7.  What about safety?

Safety has been a concern from day one, and we are assembling every feature, including a few new ideas.  For example, we are not just implementing a comprehensive background check process, we are creating a collaborative database such other entities for which background checks are important can share this needed resource. 

We are implementing state of the art security within the vehicles, including high-definition in car cameras and continuous gps tracking with emergency connectivity and comprehensive data collection.  We will be able to effectively vet drivers and provide suitable vehicles for transportation of children, a critical unmet need. 

8.  I thought this was about an app, this “MoveUP” thing? 7,8

It is, and that may be the most powerful component of the system.  The goal of the DRPT for 2019 was to unify all transportation assets onto a single network.  We are going to do that, and we are going to demonstrate how powerful that is.  For example, we have user agreements with two important non-profits in Lynchburg: Park View Mission and Meals on Wheels.  These are two of twenty-eight different non-profits which deliver food and other goods to people in the city, and none of these entities works together.  By enabling each of them to build and manage their own transportation networks as they see fit – managing drivers and connecting them to riders or goods for delivery – they will begin using a shared resource that is stronger for each of them than their current fragmented individual networks.  All of these will now be working together, but without being asked to work together.  And that is just a small example, because the real power will come when all of the assets throughout the city are connected.  

9.  I just can’t get my head around the Tesla thing.  Why not use Chrysler plug-in hybrid mini-vans that cost $40,000?  We could wear out a fleet of Chryslers while figuring out the autonomous thing with one Tesla.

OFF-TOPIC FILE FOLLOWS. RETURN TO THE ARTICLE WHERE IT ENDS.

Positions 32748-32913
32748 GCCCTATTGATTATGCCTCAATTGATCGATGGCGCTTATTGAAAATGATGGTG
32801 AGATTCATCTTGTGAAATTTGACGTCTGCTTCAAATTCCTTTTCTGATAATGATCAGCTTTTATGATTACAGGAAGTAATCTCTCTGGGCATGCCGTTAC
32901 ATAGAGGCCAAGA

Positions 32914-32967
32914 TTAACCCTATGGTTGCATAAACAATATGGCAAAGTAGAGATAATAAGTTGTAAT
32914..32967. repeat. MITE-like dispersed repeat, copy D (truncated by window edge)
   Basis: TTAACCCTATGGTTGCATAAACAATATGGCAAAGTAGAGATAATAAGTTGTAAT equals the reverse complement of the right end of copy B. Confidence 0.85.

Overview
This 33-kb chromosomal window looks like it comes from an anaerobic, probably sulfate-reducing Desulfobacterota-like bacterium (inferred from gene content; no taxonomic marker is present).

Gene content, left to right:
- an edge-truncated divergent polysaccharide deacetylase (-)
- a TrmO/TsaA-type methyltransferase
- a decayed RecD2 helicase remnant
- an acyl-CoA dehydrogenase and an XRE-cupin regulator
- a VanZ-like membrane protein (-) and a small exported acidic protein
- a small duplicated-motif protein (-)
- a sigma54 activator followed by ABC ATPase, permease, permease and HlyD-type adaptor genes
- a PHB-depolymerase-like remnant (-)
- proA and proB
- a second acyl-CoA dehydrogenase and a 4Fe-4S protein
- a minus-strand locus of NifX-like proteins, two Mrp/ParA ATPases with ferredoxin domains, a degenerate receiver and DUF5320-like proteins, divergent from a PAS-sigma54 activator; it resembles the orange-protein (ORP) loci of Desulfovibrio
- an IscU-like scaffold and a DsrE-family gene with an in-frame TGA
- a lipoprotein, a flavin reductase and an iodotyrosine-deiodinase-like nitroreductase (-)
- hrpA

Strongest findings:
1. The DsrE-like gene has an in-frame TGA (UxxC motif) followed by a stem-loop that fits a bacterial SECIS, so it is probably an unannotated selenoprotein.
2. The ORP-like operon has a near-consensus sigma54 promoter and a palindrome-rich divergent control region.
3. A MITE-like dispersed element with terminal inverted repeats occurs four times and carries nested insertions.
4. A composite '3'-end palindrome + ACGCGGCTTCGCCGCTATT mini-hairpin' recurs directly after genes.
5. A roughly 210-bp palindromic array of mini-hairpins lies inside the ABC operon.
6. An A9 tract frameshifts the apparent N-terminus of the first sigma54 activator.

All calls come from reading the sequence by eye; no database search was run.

As the (satisfied) owner of a Chrysler plug-in hybrid, I am in a particularly good position to answer this.  Hybrids represent the absolute highest cost of service, as they have all of the complexity of an internal combustion engine combined with a battery and electric motor and the complex hybrid system that has to tie these 2 very different systems together.  Furthermore, the electric range is only 35 miles, after which the vehicle becomes essentially a minivan, and though it gets very good mileage, it is still burning gas at 25 mpg or less in the city.

We want to assemble all of the best components together into a cohesive system with maximum benefit.  The exciting thing about this project is that the end result appears to be science fiction and yet everything in this proposal exists today, and everything we do here can be applied anywhere else. 



About Unified Potential, Inc.

After twenty years as a practicing pathologist in Lynchburg VA, I am transitioning out of “regular” medicine to pursue what can only be described as a calling in search of collaborative solutions to age-old problems rooted in the way we live together.  The success of healthcare systems depends on the health of our communities, and yet providers have no tools with which to affect change in this most critical environment.  Transportation is a fundamental need.  The ultimate goal with this project is to demonstrate a new and more effective way to approach problems like transportation, and continue to apply successful techniques in a broadening array of interconnected solutions that improve the lives of everyone.  Furthermore, what started as one idealist has grown into a team of highly capable and similarly motivated people who share this common goal.